“What’s going on here?” I demanded, as I walked into my office. A half dozen of my characters were crowded around my computer. “Do I have to start locking my door?”
My Gypsy waggled his eyebrows at me, a la Groucho Marx, and snickered. “It really wouldn’t help,” he reminded me, twirling his silver stiletto.
“Yeah,” agreed my Foreman. “Remember how he once used that blade to unlock a very difficult lock?”
“I remember,” I sighed. “But you characters can’t just barge in here without permission and make yourself at home. You need to respect boundaries. From now on, under no circumstances are you to enter my office uninvited!”
They all hung their heads and looked abashed…for about 15 seconds. Then my Cleric spoke up.
“Mistress, you need to see this e-mail!”
“You’re reading my e-mails?” I asked, my voice becoming a screech.
“Well, it looked like something you could use,” my Arrogant One replied. “You have not had much luck finding an agent to represent our books.”
“Our books?” I fixed him with a steely look.
“O course, the laddie be meanin’ your books. Our stories, but your books,” my Dwarf assured me.
“Symantics,” my Arrogant One replied, his voice tinged with irritation. “Do you want to see this or not?”
“If you’d care to get out of my seat,” I retorted.
We exchanged places, and my Arrogant One pointed to the e-mail my characters were so excited over. “It’s from one of the services to which you are subscribed,” he explained needlessly.
“18 Science Fiction and Fantasy Publishers (No Agent Required)” I read. “Sounds promising,” I admitted. “Let’s take a look!”
I started reading.
“You are frowning, Mistress,” my Cleric noticed.
“Yeah. This first publisher won’t look at anything that’s currently submitted to other publishers or agents. Also, they don’t take electronic submissions. Even if they did accept simultaneous submissions, my finances currently wouldn’t allow for the ink and paper to print out two full manuscripts, plus postage.”
“That’s all right. That’s only the first one. There are 17 more,” my Young Hero said, his voice full of confidence.
I clicked on the link to the second publisher.
“You’re frowning again,” my Foreman observed.
“This second publisher isn’t even accepting submissions. Their call for unsolicited, unagented submissions closed last month, and they don’t think they will have another open call until 2017!”
“Two down.” My Young Hero didn’t sound quite so confident now.
I clicked on number three. “Another dead-end. This one won’t accept simultaneous submissions except through an agent.”
“By the Great Fires! This not be gittin us anywhere fast!” my Dwarf exclaimed.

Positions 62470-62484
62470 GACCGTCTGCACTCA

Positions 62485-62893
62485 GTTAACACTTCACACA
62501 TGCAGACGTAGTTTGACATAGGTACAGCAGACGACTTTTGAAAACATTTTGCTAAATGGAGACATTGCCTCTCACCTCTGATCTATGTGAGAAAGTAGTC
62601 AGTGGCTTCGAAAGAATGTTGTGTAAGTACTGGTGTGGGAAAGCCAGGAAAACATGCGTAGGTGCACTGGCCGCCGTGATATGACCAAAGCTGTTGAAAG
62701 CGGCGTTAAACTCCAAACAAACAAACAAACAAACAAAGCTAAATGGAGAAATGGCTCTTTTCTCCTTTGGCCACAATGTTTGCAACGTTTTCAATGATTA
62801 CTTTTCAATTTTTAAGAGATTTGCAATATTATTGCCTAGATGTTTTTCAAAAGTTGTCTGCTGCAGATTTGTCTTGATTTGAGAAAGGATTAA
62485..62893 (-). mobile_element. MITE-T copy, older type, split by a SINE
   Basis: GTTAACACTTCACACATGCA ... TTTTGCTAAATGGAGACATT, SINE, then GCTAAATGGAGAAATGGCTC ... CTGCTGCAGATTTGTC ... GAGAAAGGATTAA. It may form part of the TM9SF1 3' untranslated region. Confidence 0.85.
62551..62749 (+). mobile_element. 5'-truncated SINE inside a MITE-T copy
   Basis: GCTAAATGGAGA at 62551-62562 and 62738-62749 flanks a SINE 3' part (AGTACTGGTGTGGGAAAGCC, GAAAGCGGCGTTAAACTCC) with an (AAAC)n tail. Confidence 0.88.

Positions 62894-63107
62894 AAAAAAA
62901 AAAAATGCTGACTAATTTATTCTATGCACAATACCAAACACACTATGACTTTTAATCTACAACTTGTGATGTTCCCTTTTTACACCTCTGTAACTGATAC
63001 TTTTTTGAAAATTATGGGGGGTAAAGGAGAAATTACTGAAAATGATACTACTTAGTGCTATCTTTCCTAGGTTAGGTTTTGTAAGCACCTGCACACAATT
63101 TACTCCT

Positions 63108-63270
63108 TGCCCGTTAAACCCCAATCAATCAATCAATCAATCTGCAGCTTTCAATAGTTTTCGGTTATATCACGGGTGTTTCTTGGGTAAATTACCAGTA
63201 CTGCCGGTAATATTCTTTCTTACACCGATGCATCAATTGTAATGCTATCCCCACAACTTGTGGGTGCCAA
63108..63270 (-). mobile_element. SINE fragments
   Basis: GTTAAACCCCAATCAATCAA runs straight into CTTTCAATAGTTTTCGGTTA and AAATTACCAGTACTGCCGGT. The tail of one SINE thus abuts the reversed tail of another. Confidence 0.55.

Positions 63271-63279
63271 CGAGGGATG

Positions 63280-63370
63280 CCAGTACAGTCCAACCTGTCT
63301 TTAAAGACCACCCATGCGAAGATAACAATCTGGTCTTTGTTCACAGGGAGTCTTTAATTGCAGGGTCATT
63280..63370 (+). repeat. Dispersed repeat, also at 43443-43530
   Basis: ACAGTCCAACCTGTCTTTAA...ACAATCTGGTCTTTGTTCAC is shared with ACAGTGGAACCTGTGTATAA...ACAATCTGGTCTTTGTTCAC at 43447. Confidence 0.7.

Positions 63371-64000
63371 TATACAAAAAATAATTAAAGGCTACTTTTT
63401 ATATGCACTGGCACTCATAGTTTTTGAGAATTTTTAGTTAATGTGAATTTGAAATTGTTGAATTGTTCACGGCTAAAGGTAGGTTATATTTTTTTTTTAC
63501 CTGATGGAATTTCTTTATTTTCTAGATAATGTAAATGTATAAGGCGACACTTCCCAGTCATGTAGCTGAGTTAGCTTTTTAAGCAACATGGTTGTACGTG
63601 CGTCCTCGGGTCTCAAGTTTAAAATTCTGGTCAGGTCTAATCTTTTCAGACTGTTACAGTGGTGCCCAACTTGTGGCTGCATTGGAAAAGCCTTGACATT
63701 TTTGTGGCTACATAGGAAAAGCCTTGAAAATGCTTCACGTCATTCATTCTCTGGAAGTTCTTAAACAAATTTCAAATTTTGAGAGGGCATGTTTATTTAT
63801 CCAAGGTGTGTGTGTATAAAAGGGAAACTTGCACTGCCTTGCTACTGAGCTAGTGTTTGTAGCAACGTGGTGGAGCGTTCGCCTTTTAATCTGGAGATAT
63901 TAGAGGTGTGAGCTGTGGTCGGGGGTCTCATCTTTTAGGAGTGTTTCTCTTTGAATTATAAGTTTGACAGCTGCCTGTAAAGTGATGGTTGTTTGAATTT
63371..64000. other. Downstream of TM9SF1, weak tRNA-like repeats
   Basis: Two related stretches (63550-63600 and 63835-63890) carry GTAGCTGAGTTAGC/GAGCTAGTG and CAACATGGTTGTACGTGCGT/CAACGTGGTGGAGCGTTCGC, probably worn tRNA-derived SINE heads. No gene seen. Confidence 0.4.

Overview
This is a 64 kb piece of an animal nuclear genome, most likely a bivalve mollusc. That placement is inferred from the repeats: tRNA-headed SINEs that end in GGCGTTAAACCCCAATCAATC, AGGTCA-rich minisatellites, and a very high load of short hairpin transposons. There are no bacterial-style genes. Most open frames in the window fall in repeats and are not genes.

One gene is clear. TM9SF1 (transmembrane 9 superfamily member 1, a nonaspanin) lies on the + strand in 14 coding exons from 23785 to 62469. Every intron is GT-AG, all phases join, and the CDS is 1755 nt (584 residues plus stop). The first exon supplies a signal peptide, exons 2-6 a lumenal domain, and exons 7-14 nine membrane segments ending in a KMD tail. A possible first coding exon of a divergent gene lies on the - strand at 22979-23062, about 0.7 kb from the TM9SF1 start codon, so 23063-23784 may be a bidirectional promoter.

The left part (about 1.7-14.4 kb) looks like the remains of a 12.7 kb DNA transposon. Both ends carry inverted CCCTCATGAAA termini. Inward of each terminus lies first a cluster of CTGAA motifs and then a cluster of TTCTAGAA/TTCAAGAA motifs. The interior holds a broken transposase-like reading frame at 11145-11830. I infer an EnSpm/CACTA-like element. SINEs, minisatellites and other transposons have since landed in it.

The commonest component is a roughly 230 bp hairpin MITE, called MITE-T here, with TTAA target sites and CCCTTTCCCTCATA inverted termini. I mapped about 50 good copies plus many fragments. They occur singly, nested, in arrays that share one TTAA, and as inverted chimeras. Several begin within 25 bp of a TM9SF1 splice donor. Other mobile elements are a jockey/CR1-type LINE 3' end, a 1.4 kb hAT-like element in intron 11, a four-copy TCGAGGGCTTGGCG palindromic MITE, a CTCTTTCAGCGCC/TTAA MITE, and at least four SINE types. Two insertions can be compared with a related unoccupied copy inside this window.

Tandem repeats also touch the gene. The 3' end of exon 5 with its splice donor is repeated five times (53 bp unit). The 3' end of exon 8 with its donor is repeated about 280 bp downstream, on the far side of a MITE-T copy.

“We must be patient and have faith,” my Cleric soothed. “There are still many others to consider.”
“Faith is your department, Milady,” my Gypsy reminded her. He turned to me. “What does the next one say?”
I shook my head. “Their website is still under construction. I can’t find any useful information here, except the fact they require manuscripts to adhere to a format with which I am unfamiliar.”
I quickly clicked on the next link, then groaned. “This one does publish fantasy, but not Young Adult novels.”
My Dwarf started pacing, and my Gypsy started softly whistling his birdcalls again. My Arrogant One poked his finger at the next link and demanded, “Well, what about this one?”
“Thank you for visiting our website,” I read. “Due to the overwhelming number of submissions we’ve received, we are not accepting queries or manuscripts until further notice.”
“Gee, this service to which you subscribe certainly provides reliable, up-to-date information, does it?” my Foreman commented sarcastically.
“Welcome to my world! I frequently encounter this,” I explained. “I get all excited, learning about a publisher or an agent previously unknown to me, one that publishes or represents Young Adult Fantasy, and nine times out of ten, I am disappointed. When I read their requirements, I find the information I received about them is incorrect or outdated.”
“Well, we are not even half-way through the list,” my Young Hero reminded me. “Do not give up so easily!” Somehow, he didn’t sound nearly as confident as he had earlier.
The remaining 12 listings yielded similar results. One paid ridiculously low royalties to their writers; yet another one was currently closed to submissions. One did not take simultaneous submissions; another took science fiction only, no fantasy. Two were not interested in anything aimed at the Young Adult market. One sought Dark Fantasy and another specified no Sword and Sorcery.
“No Sword and Sorcery?” My Young Hero looked dumfounded. “What is Fantasy, if not Sword and Sorcery?”
“You would be amazed at the number of sub-generes found under the Fantasy umbrella, my young friend. But that is a discussion for another day.”
I continued scanning the websites. “These last four are the most promising, except they each have their own online submissions form.”
“Why be thet a problem?” my Dwarf asked.
“I have not had much luck with those online forms,” I explained. “Some require reformatting of the manuscript. Others make it difficult, if not impossible, to query regarding a series; they are designed for single book queries. I have used online forms to query in the past, and have never heard if the publisher has received the query. I prefer e-mail queries.”
“Well, I guess that was a big waste of time,” my Cleric bemoaned.
“Not at all,” I assured her. “We have eliminated 18 more publishers in our quest to find a home for your stories. I will keep looking. I promise.”
I looked at them all sternly. “But you must make a promise to me.”
“What be thet?” the Dwarf asked.
“You must all promise not to enter my office uninvited!”
“Of course,” my Arrogant One replied, his voice dripping sarcasm.
If you’d like to see how long my characters keep their promise, feel free to drop back from time to time. I’ll keep the porch light on for you.